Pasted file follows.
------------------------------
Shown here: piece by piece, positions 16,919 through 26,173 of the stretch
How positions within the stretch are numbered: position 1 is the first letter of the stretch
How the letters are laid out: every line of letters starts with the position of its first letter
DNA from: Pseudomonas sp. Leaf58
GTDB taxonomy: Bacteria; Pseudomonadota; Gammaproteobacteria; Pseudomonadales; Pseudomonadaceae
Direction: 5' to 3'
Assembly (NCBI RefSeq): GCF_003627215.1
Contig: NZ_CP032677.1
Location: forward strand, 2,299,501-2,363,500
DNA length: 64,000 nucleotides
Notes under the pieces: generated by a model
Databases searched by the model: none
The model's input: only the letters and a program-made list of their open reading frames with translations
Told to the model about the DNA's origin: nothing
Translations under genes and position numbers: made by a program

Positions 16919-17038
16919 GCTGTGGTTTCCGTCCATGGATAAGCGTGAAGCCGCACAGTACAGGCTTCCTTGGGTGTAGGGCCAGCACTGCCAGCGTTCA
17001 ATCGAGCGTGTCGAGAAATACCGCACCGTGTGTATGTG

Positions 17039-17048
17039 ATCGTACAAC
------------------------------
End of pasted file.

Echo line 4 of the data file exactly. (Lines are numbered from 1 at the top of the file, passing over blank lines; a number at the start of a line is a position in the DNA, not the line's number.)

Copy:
DNA from: Pseudomonas sp. Leaf58